742 reputation
512
bio website richard.gadsden.name
location Manchester, United Kingdom
age 41
visits member for 3 years, 7 months
seen Apr 16 at 20:43
VB6 / VB.NET programmer, mostly Office, some ASP.NET Also security, server and network administrator. And even helpdesk tech when they're short-staffed.

Published and promoted by Richard Gadsden, 179 Moss Bank Road, St. Helens Merseyside WA11 7DH. Printed / Hosted by Peak Internet, 1600 Western Blvd, Suite 180, Corvallis, OR 97333.


Feb
27
revised Why don't Americans refer to Indians (and others from the subcontinent) as Asians?
edited body
Feb
26
comment Why don't Americans refer to Indians (and others from the subcontinent) as Asians?
Thanks, Peter - I couldn't find that breakdown. Is Japanese a large group?
Feb
26
revised Why don't Americans refer to Indians (and others from the subcontinent) as Asians?
It appears that the census bureau does supply a breakdown; I just couldn't find it.
Feb
26
answered Why don't Americans refer to Indians (and others from the subcontinent) as Asians?
Feb
26
comment Why are certain categories of words more likely to vary between British and American English?
@mgb East Anglia is a big Norse area, though. As well as the Norse words (like "they") in general English, there are more in dialect in Northern England (the former Kingdom of Jorvik), East Anglia and the East Midlands (the former Five Boroughs of the Danelaw) than in dialects of the other parts of England (above all, the London/Home Counties dialect that became the standard British English).
Dec
27
awarded  Nice Answer
Dec
13
comment Has elision revised the standard spelling of any words in the past century?
"wholesale spelling reform cuts succeeding generations off from their cultural heritage". This suggests one environment where it might happen: where a powerful authority deliberately wishes to cut off the cultural heritage. One especially good example is the Atatürk reform of Turkish from an Arabic alphabet to a Latin alphabet.
Dec
13
comment Spelling of “moustache”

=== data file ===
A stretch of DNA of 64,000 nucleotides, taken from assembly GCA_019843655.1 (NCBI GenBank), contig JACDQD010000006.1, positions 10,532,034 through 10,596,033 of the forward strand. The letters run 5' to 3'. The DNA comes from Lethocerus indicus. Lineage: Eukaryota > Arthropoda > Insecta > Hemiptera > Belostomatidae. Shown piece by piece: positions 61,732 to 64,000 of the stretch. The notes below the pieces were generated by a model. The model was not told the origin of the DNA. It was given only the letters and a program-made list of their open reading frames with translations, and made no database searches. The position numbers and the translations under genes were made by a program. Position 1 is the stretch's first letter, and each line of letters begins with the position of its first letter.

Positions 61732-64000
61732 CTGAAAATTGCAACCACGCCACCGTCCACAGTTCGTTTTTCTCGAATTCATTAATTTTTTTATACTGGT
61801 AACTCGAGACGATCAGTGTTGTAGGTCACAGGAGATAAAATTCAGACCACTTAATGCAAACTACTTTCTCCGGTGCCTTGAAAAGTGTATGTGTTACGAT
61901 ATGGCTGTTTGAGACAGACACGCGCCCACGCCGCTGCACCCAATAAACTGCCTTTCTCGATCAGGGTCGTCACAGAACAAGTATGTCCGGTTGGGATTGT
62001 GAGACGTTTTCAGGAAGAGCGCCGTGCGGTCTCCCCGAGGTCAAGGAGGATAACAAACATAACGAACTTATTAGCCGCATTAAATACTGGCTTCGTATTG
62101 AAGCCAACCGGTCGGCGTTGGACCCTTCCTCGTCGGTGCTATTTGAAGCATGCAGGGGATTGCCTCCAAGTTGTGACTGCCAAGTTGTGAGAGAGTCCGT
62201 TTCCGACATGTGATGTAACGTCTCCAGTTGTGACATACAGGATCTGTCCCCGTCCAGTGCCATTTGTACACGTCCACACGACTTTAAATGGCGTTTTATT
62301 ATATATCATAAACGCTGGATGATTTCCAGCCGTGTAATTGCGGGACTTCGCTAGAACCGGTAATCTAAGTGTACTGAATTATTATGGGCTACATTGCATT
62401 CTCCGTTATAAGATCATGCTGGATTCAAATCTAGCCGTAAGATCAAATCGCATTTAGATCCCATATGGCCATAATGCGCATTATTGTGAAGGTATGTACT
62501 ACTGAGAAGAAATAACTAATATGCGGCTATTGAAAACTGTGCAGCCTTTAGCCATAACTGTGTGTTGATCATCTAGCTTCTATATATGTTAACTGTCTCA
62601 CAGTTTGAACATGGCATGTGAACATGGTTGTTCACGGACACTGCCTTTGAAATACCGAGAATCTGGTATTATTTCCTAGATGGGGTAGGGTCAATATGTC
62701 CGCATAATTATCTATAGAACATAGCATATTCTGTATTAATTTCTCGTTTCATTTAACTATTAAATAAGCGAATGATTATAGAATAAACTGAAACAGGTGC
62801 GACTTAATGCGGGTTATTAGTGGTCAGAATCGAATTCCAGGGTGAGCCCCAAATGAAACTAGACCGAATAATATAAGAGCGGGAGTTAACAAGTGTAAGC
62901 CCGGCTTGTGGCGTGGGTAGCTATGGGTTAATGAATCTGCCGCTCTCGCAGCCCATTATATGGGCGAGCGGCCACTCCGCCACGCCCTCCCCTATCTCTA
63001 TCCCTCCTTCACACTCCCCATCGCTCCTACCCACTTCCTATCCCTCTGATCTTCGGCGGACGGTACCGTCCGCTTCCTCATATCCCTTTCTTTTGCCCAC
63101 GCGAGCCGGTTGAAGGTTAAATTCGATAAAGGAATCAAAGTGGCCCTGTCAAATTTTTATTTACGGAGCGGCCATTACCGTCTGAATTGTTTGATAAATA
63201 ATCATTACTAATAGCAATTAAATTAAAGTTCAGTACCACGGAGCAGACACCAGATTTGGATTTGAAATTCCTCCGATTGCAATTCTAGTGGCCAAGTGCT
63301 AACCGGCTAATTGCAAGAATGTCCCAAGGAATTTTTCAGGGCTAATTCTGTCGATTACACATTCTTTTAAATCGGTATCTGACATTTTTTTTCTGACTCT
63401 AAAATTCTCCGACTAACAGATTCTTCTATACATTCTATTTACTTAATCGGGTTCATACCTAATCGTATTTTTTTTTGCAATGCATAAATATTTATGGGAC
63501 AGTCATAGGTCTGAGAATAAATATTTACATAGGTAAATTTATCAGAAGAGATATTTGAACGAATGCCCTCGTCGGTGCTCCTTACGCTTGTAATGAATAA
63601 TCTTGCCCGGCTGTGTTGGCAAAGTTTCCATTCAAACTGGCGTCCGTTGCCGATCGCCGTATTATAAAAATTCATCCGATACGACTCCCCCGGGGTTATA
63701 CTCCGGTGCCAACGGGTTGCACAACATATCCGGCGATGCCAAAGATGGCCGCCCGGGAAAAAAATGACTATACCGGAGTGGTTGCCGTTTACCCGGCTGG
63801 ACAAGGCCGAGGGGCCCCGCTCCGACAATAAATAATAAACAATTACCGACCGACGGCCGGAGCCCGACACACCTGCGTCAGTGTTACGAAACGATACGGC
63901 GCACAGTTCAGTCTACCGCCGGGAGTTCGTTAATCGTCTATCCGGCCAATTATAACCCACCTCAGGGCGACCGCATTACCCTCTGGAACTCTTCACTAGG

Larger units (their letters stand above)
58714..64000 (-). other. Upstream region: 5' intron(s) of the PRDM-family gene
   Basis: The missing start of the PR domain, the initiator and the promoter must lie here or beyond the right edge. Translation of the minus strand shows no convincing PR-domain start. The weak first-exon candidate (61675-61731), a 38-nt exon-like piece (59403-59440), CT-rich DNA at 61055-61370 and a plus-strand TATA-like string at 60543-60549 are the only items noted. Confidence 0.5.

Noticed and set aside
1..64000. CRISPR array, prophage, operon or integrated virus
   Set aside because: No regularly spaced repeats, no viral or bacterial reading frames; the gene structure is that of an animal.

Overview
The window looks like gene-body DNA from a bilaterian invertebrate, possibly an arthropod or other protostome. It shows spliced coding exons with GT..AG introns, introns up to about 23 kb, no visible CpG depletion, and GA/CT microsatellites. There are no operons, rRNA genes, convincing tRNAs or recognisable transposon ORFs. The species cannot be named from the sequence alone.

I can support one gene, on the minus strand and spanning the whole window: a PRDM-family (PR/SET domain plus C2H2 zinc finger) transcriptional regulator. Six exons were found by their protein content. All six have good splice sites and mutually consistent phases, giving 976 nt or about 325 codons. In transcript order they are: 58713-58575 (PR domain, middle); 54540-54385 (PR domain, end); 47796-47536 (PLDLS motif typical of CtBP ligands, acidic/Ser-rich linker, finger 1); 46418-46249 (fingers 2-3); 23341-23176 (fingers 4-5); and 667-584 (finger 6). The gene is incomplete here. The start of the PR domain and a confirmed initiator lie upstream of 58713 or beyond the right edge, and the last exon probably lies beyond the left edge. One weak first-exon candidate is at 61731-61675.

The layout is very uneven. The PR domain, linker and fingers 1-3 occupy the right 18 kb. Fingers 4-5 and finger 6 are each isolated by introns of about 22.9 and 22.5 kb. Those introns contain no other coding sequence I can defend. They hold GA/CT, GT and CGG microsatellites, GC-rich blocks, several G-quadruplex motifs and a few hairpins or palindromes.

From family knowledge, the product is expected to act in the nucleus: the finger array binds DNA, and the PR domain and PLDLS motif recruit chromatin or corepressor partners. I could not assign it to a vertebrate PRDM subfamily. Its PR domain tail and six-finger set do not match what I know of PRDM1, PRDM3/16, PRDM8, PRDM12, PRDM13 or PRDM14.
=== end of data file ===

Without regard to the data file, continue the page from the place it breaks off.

+1 for Tache-wedd
Dec
13
comment Which variant of English should I use when my target audience is the world?
Wikipedia's solution is brilliant 99% of the time and provokes massive arguments 1% of the time. The classic example is en.wikipedia.org/wiki/Fixed-wing_aircraft which was created in order not to have an aeroplane or airplane article (though, there now is an airplane article).
Dec
13
comment What's the difference between “rent” and “hire” in British and American English?
@Mari-LouA Backhoe is only used as technical vocabulary in British English. The vehicles are referred to as "diggers" or as (genericized trademark) "JCBs" in non-technical contexts.
Nov
27
awarded  Yearling
Jul
8
awarded  Nice Answer
Jun
25
answered How did “sinister”, the Latin word for “left-handed”, get its current meaning?
Jun
25
comment Why do we “chalk it up” to something (or someone)?
I note that there are several answers that reference "chalking up a debt". It may be worth pointing out the related idiom "put it on [my|our] slate" for someone building up a debt (typically, a bar tab, which they intend to pay off at the end of the night).
Feb
2
comment Is 'deuce' (tennis) a corruption of the French phrase 'à deux de jeu'?
It may possibly be worth pointing out that in modern French (e.g. scoring at Roland Garros), there is a distinction between "quarante à" and "égalité", where they would both be "deuce" in English.
Feb
2
comment Offensiveness of “black” in reference to race or skin colour
@Mechanicalsnail Yes, he was specifically who I was thinking of when I wrote "a black person of other descent acculturated amongst slave-descendants". Like most communities, it can absorb immigrants.
Jan
28
answered An expression for “a little thing that adds to common good”
Oct
10
comment Why does legal English continue to remain archaic?
Rules for games are the same. Go read the actual rules for even something as simple as Monopoly and you might as well be reading a legal contract.
Oct
10
comment Why does legal English continue to remain archaic?
Sometimes legal documents have to have a very precise amount of ambiguity. Of course, you're not supposed to write a contract such that party A thinks it means X and party B thinks it means Y, but sometimes it's the only way to get them to sign the bloody thing!
Oct
10
comment Why do courts use “What say you?”
Real wig: made from human hair; fake wig: not.